Arion Theatre

73-26 Metropolitan Avenue,
Middle Village, NY 11379

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Showing 51 - 75 of 99 comments

BrooklynJim
BrooklynJim on August 31, 2006 at 9:00 am

‘Tonino, go to www.subwaywebnews.com and when the title page appears, click on “Bus Photo of the Day” at left. When that appears, scroll down to the Archives listing and click on “X.” Then scroll down six rows. The photo and summary you want are in the #1 spot at far left.

I haven’t attended either the theater or the restaurant since the mid-‘70s, but I believe they were relatively close, perhaps a few blocks at most. Ciao.

AntonyRoma
AntonyRoma on August 31, 2006 at 6:56 am

“Tonino, aye. True theater historian, present and accounted for.

((For Middle Villagers, Ridgewoodites and Glendalers who used to grab a meal here before or after screenings at the Arion, Ridgewood, Oasis, RKO Madison, Maspeth, Drake or Elmwood Theaters:

http://www.subwaywebnews.com/Buses4/8498ndrstn.jpg

Niederstein’s Restaurant closed 2-8-05. The pic was taken before the wrecking ball struck. It’s a fast food joint now.))

Duh, it sure says that Niederstein’s was in the picture to me.!!! And I know who “writted” it.

BUT, I could always rely on lostmemory to provide accurate, as well as informative, information. That’s why I asked if he could verify it.

And I tried available combinations and permutations at ?website’s Archives (under buses), ? ti verify.

Guess I’ll go back to the hockey game now.

Shalom, ciao, and excelsior

Jeffrey1955
Jeffrey1955 on August 30, 2006 at 7:44 am

Variation on an old joke: I went to a Cinema Treasures fistfight, and a hockey game broke out!

BrooklynJim
BrooklynJim on August 30, 2006 at 6:53 am

‘Tonino, if you go to the website’s Archives (under buses), you’ll see that the location was verified in their capsule summary.

“BrooklynJim could use a refresher course in remedial reading. This drivel is enough to cause a true theatre historian to cringe.”

Three days into his CT membership and Art Theatre already displays an all-wise and sarcastic mouth & keyboard. (Sounds as if he could be related to another pedantic, personality-deprived imbecile we know all-too-well. Maybe Lost Memory isn’t the only one who knows how to morph his multiple screen names!)

I wrote that many of us may have eaten at this restaurant “before or after screenings at the Arion, Ridgewood, Oasis…” etc. The place, with a history all its own, is gone forever. Culturally, we tend to mourn theaters no longer there as well as other places associated with those neighborhoods, such as Niederstein’s. But this newbie couldn’t figure that out and went for the cheap shot instead. What did YOU contribute regarding the Arion, Art?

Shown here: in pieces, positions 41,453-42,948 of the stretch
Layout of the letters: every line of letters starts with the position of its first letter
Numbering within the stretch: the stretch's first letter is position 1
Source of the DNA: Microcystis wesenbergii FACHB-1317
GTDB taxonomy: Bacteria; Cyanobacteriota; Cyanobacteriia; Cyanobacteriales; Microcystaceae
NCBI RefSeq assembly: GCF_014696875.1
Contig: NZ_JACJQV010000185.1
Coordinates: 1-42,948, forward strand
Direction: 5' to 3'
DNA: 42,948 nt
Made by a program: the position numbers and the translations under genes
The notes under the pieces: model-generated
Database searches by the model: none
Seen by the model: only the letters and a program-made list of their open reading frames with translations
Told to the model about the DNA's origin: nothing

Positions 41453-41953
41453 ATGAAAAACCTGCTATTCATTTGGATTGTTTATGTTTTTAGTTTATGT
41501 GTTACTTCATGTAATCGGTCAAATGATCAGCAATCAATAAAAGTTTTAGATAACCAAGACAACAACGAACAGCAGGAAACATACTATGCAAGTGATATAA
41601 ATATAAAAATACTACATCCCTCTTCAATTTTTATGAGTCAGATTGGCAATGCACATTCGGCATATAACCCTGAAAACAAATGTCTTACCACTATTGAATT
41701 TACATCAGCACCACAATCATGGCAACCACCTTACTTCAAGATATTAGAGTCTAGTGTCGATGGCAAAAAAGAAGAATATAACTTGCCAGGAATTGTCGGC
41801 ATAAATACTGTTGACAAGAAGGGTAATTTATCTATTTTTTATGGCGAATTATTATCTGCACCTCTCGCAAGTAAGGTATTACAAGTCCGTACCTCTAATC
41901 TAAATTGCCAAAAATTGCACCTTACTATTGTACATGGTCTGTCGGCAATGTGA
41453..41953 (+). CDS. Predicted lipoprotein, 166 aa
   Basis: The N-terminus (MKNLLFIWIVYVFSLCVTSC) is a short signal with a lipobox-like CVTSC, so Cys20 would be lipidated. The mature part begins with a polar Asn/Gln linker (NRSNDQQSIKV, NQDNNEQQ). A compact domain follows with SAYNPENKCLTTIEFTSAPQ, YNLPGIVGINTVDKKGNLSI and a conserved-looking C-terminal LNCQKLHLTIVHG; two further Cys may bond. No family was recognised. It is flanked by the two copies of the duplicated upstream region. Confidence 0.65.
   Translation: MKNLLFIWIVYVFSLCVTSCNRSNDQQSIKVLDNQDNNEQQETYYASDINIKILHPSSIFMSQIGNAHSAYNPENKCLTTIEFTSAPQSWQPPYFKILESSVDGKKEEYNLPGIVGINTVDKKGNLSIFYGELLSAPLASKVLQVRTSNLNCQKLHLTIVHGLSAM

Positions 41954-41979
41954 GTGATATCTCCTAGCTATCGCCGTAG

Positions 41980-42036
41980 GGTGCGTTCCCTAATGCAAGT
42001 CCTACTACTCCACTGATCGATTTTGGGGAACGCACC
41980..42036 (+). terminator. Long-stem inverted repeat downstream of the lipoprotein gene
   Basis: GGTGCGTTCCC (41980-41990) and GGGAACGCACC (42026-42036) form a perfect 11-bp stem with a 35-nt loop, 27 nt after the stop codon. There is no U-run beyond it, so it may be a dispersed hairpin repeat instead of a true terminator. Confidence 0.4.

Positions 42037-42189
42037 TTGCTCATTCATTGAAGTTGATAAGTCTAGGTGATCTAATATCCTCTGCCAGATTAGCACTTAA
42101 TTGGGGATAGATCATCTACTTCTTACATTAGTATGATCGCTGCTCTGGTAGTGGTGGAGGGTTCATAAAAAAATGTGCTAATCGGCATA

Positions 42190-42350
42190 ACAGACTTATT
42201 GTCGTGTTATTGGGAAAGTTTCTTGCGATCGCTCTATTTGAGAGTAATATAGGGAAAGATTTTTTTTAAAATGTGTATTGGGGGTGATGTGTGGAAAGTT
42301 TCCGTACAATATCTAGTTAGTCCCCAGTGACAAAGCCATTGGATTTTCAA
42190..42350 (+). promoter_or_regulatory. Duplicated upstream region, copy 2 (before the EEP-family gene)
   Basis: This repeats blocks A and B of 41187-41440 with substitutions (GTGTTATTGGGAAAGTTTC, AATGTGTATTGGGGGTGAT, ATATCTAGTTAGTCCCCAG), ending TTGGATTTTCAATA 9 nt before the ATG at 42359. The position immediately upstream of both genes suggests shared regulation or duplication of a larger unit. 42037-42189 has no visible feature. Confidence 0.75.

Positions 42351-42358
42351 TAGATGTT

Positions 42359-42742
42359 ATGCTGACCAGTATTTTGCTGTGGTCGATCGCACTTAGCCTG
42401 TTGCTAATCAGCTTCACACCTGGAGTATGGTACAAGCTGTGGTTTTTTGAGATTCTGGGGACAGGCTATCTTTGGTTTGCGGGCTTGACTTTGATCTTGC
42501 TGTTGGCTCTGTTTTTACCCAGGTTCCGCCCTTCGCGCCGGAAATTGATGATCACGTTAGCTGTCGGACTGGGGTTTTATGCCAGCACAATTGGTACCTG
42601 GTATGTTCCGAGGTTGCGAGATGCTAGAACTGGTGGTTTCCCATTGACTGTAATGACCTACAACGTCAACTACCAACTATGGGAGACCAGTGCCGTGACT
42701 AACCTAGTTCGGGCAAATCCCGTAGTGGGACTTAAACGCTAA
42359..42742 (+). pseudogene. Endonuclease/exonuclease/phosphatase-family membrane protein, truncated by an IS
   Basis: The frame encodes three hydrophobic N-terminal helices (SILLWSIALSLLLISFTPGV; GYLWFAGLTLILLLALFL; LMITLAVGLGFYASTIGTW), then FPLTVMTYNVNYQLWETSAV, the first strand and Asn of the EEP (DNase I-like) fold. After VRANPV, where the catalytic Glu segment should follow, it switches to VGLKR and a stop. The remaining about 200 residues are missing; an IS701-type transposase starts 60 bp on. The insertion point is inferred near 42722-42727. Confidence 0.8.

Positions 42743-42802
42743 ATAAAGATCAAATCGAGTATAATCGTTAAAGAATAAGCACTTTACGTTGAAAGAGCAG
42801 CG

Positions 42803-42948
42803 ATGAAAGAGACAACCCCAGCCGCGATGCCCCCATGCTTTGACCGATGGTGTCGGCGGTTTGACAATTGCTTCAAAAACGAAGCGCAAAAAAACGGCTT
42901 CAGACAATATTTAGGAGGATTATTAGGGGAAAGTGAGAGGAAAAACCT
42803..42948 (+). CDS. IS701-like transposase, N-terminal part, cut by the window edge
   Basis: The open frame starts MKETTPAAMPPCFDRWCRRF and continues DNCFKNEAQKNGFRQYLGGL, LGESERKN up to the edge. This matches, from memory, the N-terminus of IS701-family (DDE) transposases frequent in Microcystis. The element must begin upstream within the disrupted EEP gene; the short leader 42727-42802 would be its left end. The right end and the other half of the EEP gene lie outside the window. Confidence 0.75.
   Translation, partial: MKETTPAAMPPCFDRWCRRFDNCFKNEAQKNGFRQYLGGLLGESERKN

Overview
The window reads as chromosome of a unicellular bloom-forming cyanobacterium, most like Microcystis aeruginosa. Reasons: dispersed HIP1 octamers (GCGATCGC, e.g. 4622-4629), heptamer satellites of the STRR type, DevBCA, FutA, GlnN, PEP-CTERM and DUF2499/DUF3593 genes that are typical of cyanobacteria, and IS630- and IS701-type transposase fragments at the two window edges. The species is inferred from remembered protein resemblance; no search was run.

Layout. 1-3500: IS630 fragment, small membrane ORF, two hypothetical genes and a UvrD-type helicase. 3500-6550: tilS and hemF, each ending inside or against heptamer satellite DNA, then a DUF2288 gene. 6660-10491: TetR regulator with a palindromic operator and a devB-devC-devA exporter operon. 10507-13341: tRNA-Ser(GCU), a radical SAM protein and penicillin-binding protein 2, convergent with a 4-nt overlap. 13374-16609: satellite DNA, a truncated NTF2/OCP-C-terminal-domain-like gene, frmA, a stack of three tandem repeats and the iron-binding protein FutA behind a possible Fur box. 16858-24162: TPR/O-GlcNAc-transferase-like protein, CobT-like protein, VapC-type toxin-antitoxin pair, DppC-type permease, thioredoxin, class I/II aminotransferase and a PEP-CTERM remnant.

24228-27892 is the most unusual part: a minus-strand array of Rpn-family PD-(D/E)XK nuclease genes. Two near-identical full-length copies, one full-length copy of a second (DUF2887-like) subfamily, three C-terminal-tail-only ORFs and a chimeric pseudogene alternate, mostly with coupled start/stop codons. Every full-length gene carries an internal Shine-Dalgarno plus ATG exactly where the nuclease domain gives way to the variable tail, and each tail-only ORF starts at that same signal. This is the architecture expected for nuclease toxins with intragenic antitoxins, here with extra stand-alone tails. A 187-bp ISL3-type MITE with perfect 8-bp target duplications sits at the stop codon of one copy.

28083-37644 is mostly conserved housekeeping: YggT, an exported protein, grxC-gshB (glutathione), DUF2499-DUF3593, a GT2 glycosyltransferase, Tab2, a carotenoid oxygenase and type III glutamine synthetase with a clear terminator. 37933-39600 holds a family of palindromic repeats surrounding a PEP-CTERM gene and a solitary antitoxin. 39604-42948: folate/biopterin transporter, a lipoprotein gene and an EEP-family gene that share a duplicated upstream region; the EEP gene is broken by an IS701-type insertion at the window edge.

Just more bilge. KMA.

Ed Solero
Ed Solero on August 30, 2006 at 6:18 am

Will the true theatre historians please stand up!

Artie
Artie on August 30, 2006 at 6:07 am

Niederstein’s is a restaurant. This webpage concerns the Arion Theatre. BrooklynJim could use a refresher course in remedial reading. This drivel is enough to cause a true theatre historian to cringe.

mikemorano
mikemorano on August 30, 2006 at 5:38 am

Perhaps your a bit confused. The comment was posted by BrooklynJim. Niederstein’s is closed.

AntonyRoma
AntonyRoma on August 30, 2006 at 5:16 am

And I know this is Niederstein’s restaurant how? Can lostkemory verify this?

Shalom, ciao, and excelsior

BrooklynJim
BrooklynJim on August 30, 2006 at 3:38 am

For Middle Villagers, Ridgewoodites and Glendalers who used to grab a meal here before or after screenings at the Arion, Ridgewood, Oasis, RKO Madison, Maspeth, Drake or Elmwood Theaters:

http://www.subwaywebnews.com/Buses4/8498ndrstn.jpg

Niederstein’s Restaurant closed 2-8-05. The pic was taken before the wrecking ball struck. It’s a fast food joint now.

Progress.

BrooklynJim
BrooklynJim on June 16, 2006 at 10:45 am

Nah, it wasn’t, OldMariner. Lovethoseoldtheaters and I would both quickly add the Arion to the category of dump theaters. Unlike the many films I’d watched at the Peerless of my ‘50s youth, and that was a Class Z dive (“The Itch,” according to my dad), I’d experienced only a few movies at the Arion in Middle Village in the middle '70s.

The Arion could have been a really good neighborhood outlet, and perhaps in its younger days it did serve a good purpose for the kiddies, but what can one say after MV goes and loses the landmark Niederstein’s Restaurant to a blasted fast food corporation, too? Where have the oldtime business values gone?

OldMariner
OldMariner on June 6, 2006 at 2:42 am